Wall hangings had been long in use — the leather, the damask, velvent, and arras or tapestry. The Flemish tapestries, from the time of their first manufacture, were in great favor. Elizabeth had a set wrought signalizing the dispersion and destruction of the Spanish Armada. So fine had they become that they were often preferred to other decoration, and in the Stuart time were stretched across the noble old carved panelwork itself. "Here I saw the new fabric of French tapestry," wrote Evelyn, in the last years of Charles II, concerning the Gobelins tapestry, established under the royal patronage in France: "for design, tenderness of work, and incomparable imitation of the best paintings, beyond any thing I had ever beheld. Some pieces had Versailles, St. Germains, and other palaces of the French king, with huntings, figures, and landscapes, exotic fowls, and all to the life rarely done." Yet works in tapestry had been, long before this, under royal protection in England also, the Raphael cartoons having been purchased by Charles I for the use of the establishment at Mortlake, which, however, did not outlast that sovereign more than half a century; and the employment of draperies had become so profuse that they now largely took the place of the heavy paneled wooden tops which had so long encumbered the bedsteads.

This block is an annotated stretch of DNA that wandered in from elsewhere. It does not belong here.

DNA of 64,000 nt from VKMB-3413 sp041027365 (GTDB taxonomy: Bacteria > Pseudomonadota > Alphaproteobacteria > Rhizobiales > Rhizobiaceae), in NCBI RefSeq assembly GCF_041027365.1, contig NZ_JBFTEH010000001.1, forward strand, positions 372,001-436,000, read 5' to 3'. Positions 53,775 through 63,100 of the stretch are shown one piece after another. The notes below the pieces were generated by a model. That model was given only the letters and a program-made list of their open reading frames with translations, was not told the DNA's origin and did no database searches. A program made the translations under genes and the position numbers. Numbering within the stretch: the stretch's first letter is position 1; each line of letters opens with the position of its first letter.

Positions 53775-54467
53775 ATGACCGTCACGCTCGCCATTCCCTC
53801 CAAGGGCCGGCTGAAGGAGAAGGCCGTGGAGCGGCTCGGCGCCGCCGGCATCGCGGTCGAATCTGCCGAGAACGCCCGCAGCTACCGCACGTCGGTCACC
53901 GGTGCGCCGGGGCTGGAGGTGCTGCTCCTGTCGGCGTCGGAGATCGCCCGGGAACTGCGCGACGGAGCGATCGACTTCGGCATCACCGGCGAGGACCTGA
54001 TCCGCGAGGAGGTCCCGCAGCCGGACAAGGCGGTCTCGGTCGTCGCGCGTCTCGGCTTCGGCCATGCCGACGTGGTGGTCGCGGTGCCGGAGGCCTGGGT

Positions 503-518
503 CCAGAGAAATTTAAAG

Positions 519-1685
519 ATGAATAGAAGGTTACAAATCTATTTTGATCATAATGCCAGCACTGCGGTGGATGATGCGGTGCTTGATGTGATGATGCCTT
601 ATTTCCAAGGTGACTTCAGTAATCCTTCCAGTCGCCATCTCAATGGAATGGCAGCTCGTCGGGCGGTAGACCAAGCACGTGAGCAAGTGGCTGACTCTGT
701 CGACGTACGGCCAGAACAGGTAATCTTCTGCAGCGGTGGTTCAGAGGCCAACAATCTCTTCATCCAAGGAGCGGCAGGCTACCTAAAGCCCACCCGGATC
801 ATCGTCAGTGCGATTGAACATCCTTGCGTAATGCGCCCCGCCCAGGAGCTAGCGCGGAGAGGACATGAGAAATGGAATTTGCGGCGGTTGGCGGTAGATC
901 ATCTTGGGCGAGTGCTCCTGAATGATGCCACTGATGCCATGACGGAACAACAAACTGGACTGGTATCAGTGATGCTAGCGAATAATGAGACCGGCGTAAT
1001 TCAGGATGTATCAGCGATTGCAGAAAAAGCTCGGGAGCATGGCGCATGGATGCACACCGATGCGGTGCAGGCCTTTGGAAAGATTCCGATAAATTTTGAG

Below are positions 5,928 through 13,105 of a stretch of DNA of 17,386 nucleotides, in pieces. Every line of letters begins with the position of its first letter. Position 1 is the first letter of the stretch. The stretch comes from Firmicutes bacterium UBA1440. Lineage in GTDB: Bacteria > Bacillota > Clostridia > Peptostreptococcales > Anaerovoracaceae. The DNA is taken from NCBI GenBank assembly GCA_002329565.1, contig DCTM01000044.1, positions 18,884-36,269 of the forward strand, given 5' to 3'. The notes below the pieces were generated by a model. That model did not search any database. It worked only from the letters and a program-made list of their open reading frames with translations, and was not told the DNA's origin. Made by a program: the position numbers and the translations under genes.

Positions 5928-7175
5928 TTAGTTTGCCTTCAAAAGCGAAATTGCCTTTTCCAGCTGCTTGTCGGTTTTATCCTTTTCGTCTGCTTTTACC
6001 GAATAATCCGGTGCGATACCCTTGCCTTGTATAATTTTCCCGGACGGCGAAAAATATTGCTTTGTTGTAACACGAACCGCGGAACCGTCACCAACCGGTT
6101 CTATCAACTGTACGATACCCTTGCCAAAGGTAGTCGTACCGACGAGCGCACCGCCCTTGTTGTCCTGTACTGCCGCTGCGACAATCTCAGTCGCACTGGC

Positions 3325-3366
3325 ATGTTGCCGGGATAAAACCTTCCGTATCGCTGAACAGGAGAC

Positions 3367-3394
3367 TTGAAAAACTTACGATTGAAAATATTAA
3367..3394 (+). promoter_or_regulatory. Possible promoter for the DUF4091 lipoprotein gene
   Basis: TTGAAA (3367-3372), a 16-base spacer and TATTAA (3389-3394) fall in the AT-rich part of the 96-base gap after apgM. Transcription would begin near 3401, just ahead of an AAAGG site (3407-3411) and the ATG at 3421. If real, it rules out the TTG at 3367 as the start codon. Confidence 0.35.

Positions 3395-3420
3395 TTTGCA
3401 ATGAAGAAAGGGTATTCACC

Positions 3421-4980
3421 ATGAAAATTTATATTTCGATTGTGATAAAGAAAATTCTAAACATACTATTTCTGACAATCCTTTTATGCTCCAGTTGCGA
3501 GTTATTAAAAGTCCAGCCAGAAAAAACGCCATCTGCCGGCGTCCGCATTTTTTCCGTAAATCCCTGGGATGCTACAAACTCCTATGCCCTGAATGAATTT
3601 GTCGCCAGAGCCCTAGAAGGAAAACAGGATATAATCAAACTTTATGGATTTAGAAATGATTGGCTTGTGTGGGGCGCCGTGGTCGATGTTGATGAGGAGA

This article is text adapted from an article in Harper's Magazine from 1877-78
- "Elizabethan and later English furniture". Harper's New Monthly Magazine 56 (331): 18–33. 1877-12.